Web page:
Earlier this week I shared some updated benchmarks of the latest development code for LLVM/Clang 3.2 on an Intel Core i7 processor. Now from this same setup to complement the LLVM 3.1/3.2 benchmarks are results of the GCC 4.7.2 compiler, the latest GCC 4.8 development snapshot, and benchmarks of GCC when using LLVM's DragonEgg 3.1/3.2-SVN optimizer plug-in.
The latest ARM Linux benchmarks to share at Phoronix is a comparison of Ubuntu 12.10, Linaro 12.10, Fedora 17, and Arch Linux when running from the dual-core Cortex-A9 OMAP4460-based PandaBoard ES development board.
With LLVM/Clang 3.2 being released next month and the code branching occurring this month, here's some new benchmarks from the latest SVN development snapshot as of this weekend. LLVM/Clang 3.2 SVN benchmarks were compared to the earlier LLVM 3.1 and 3.0 releases for reference.
This month from CPUs based upon AMD's new Piledriver micro-architecture I have delivered results of compiler tuning on AMD's Open64 compiler as well as GCC bdver2 tuning. That initial testing from an AMD FX-8350 Eight-Core processor didn't show any big boost out of the "bdver2" target with the new BMI/TBM/F16C/FMA3 instruction set extensions. Testing in this article from the AMD FX-8350 are GCC compiler benchmarks of the 4.6.3, 4.7.2, and 4.8.0 development snapshots to look for performance improvements on this new high-end AMD processor when using the very latest GCC compiler code.
With this week's unveiling of the FX-8350 eight-core processor being based on AMD's new Piledriver architecture, in this article are benchmarks when testing out the Piledriver "bdver2" optimizations within AMD's own Open64 compiler.
As some more benchmarks from the Calxeda EnergyCore ECX-100 ARM Server -- a.k.a. the "5-Watt Linux Server" -- to share this weekend, here is a ARMv7 Cortex-A9 GCC compiler performance comparison.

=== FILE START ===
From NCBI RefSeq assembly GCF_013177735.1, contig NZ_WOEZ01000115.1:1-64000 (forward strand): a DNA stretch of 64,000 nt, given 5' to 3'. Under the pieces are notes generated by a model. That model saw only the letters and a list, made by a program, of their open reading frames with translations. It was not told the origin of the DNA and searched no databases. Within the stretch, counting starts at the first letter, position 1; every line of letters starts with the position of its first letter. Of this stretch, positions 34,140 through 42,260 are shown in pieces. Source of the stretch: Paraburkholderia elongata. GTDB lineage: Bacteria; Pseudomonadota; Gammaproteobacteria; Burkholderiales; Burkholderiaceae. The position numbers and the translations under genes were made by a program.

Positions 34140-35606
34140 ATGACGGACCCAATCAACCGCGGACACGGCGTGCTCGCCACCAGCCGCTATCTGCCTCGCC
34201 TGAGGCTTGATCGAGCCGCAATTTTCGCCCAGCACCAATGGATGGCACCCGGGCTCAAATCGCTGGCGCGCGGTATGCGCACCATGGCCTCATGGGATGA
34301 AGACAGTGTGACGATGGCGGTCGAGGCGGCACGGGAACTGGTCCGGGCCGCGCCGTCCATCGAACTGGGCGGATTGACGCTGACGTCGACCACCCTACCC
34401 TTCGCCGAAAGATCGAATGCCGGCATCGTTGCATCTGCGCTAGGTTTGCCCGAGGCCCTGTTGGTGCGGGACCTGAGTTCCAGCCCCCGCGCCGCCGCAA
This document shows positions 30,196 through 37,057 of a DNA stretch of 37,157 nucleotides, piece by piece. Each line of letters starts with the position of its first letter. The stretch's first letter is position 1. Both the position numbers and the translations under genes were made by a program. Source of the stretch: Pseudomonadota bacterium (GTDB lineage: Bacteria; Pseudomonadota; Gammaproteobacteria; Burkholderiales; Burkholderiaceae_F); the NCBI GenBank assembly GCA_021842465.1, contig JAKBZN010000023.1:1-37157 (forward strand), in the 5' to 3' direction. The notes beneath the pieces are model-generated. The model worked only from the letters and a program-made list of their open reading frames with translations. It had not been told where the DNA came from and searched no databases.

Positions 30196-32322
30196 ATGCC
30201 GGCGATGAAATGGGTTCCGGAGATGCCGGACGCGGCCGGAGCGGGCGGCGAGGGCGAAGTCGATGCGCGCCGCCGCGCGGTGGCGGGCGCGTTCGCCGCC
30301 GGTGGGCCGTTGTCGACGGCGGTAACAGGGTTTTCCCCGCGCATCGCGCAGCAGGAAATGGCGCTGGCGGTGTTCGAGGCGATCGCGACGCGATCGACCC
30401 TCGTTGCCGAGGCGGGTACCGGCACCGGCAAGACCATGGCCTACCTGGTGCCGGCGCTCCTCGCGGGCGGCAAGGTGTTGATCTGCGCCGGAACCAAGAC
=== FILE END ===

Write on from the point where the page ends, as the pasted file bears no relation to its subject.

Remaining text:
Earlier this week I posted new Reiser4 file-system benchmarks that compared the non-mainline file-system against EXT4, Btrfs, XFS, and ReiserFS. Continuing in the Linux file-system performance theme, in this article are more Btrfs benchmarks from that same system but when using the early Linux 3.7 development kernel and trying out different Btrfs mount/tuning options.
With the initial Linux results for the AMD A10-5800K Trinity APU now out of the way along with the Radeon HD 7660D graphics performance, in this article are some benchmarks looking at the impact of compiler tuning for the Piledriver cores using the common GCC compiler and testing different CPU micro-architecture targets.
While the Reiser4 file-system has been in-development for the better part of the past decade, it still hasn't been merged into the mainline Linux kernel. Reiser4 is still out-of-tree, doesn't see much new development activity by its limited developers, and the file-system remains tarnished due to its founder, Hans Reiser, being a convicted murderer. However, Edward Shishkin the former Namesys employee, does continue to drive its development forward. Reiser4 was recently updated to work with the more modern Linux 3.5 kernel.
For those that have never benchmarked the performance differences between GCC's different optimization levels, here are some recent test results comparing the performance differences when using an AMD FX-8150 processor with GCC 4.7.2.
With LLVM 3.2 set for release in mid-December, the time to benchmark this next major compiler infrastructure release paired with the Clang C/C++ compiler is approaching. Well, that time has already come; up this weekend are some benchmarks of the Intel Core i7 3960X "Sandy Bridge Extreme Edition" on Ubuntu 12.04 when comparing LLVM/Clang 3.1 to their latest SVN development code for LLVM/Clang 3.2 as of this week.
As the latest AMD Bulldozer Linux benchmarks, here are updated figures on compiler tuning for the FX-8150 processor when using GCC 4.7.1.
It was 25 years ago today, on 15 September 1987, that Version 11 Release 1 of the X Window System (a.k.a. X11) was released. X11 has evolved a long way since then, but this 25-year-old technology out of MIT remains at the heart of every Linux desktop.
On this Friday we have a freelance open-source opinion article that was written by Ciprian Khlud. This developer, who uses C# among other languages at his place of employment along with a combination of Windows and Linux, argues why the Mono open-source ECMA CLI/C#/.NET implementation is actually desirable for Linux.
In continuation of last week's OpenGL benchmarks under Unity, GNOME, KDE, Xfce, and LXDE desktops from Ubuntu 12.10, here are benchmarks looking at the 2D performance of these different Linux desktop environment choices when testing both the Intel UXA and SNA acceleration back-ends.
471 software articles published on Phoronix.